In the center of campus, a community mural that celebrated the 2023 Opus Prize was painted on a 25-foot shipping container, which visitors could walk through and read about the Opus Prize finalists while also discovering Villanova’s service initiatives and how Villanovans are making a positive impact in the world.

“We planned a week for our community to interact with the finalists and learn from them and be inspired by them,” says Tumolo.

Dr. Varela Rios applauds the student-centeredness of the Opus Prize events. “To learn about the work being done by the three finalists is so important when preparing young minds to engage in the world,” he says.

Meaningful connections flourished between the finalists and student organizations. A meeting between Dr. Schroeder and NOVAdance, Villanova’s student organization that raises money to support research for pediatric cancer initiatives, led to a Christmastime fundraiser in which members sold bags and bracelets made by the parents of children undergoing treatment for cancer in Tanzania. When Walker spoke to Nursing students about the needs of the families she serves in Camden, they decided to help by organizing free physical exams for schoolchildren in the nearby New Jersey city.

“As you learn about all of these organizations through the nomination process and building relationships with the finalists, you realize what a privilege and opportunity this is for Villanova,” says Tumolo. “That’s the power of the Opus Prize—it is transformative for a campus community.”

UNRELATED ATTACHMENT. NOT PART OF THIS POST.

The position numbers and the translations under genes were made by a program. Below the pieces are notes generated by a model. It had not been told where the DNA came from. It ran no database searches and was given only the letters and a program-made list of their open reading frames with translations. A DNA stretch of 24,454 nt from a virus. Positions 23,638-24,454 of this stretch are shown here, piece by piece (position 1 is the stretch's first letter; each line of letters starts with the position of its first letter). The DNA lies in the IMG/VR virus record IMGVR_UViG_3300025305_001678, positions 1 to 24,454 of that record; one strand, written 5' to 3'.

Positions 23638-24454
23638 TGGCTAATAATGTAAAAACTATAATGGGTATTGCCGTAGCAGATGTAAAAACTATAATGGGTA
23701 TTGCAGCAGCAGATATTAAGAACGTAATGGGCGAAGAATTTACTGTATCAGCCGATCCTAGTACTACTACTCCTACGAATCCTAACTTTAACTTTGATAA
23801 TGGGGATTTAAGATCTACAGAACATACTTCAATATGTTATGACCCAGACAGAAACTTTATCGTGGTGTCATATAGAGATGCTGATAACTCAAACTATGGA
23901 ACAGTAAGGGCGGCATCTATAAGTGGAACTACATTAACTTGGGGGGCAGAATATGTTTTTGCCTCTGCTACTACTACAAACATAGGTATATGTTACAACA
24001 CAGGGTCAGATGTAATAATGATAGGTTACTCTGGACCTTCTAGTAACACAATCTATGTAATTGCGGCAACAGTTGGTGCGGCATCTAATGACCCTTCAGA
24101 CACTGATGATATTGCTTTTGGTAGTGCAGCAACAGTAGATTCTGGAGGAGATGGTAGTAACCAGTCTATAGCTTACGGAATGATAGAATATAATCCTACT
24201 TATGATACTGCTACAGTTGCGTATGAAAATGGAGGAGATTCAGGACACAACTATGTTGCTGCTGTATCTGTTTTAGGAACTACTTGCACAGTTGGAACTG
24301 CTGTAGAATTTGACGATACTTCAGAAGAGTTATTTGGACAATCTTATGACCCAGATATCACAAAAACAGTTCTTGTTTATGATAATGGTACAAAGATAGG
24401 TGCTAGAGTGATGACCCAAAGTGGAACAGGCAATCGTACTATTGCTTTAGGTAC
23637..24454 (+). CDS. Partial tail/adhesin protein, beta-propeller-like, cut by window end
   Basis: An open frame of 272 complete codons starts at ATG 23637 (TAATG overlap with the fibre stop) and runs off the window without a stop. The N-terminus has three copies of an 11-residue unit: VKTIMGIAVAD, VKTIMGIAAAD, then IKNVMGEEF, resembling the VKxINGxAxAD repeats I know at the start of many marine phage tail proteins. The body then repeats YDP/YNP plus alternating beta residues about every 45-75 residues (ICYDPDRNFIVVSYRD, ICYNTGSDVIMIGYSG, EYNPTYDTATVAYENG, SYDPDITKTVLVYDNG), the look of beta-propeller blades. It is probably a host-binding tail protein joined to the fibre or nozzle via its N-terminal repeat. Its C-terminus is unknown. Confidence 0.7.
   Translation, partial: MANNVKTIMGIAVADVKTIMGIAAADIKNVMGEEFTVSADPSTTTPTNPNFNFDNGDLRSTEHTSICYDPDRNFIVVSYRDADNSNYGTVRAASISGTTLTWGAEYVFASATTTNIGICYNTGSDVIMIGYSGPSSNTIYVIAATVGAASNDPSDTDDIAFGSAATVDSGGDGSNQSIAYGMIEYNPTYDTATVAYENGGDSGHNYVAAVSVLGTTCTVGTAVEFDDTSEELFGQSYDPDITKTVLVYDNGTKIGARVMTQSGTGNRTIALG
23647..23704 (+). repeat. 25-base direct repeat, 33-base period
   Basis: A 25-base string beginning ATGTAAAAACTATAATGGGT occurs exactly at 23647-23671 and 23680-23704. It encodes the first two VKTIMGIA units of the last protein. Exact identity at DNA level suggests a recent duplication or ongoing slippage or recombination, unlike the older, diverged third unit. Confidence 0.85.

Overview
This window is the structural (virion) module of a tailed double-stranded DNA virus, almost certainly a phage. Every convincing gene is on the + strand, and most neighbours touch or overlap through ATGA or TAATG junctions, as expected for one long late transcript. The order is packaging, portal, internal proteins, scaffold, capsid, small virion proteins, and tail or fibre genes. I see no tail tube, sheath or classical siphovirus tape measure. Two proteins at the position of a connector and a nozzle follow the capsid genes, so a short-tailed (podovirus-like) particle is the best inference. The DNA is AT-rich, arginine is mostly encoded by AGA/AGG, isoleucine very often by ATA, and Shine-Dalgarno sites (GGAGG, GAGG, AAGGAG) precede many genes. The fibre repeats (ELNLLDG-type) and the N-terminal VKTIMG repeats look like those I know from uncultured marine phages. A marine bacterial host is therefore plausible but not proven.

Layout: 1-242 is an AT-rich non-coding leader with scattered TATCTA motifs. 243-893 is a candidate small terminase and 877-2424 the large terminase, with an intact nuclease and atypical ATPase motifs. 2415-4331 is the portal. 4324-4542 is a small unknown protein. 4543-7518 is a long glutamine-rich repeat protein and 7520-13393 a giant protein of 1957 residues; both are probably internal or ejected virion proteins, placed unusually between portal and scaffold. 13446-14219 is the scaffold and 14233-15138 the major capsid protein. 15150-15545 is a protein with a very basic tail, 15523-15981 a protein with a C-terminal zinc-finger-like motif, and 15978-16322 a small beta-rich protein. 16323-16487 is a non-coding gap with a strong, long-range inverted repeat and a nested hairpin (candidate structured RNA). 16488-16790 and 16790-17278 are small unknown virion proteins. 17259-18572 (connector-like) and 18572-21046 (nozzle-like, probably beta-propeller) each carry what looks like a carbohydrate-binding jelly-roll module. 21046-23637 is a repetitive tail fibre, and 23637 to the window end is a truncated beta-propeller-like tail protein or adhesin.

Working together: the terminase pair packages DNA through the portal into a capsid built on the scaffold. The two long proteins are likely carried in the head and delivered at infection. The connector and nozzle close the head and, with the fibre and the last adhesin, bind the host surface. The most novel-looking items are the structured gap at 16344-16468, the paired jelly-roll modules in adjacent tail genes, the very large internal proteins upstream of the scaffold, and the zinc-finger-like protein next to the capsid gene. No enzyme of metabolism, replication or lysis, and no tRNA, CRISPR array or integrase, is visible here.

University President the Rev. Peter M. Donohue, OSA, PhD, ’75 CLAS stands at a podium surrounded by Opus Prize finalists and ambassadors
Dr. Margaret Itto sits at a desk in a classroom amongst Villanova students
Villanova celebrated and honored the work of the Opus Prize laureate and finalists with a week of events that included classroom visits and concluded with an award ceremony gala. PHOTO: VILLANOVA UNIVERSITY/JOHN SHETRON

Taking Root

During his remarks at the 2023 Opus Prize Award Ceremony in the Topper Theatre at the John and Joan Mullen Center for the Performing Arts on Nov. 9, 2023, Father Peter, who served as chair of the Opus Prize jury, noted that the award finalists have made a remarkable and lasting impact on the communities they assist. “Their unwavering commitment to improving the human condition, each in their own ways, is a testament to the boundless potential of compassion in action,” he said.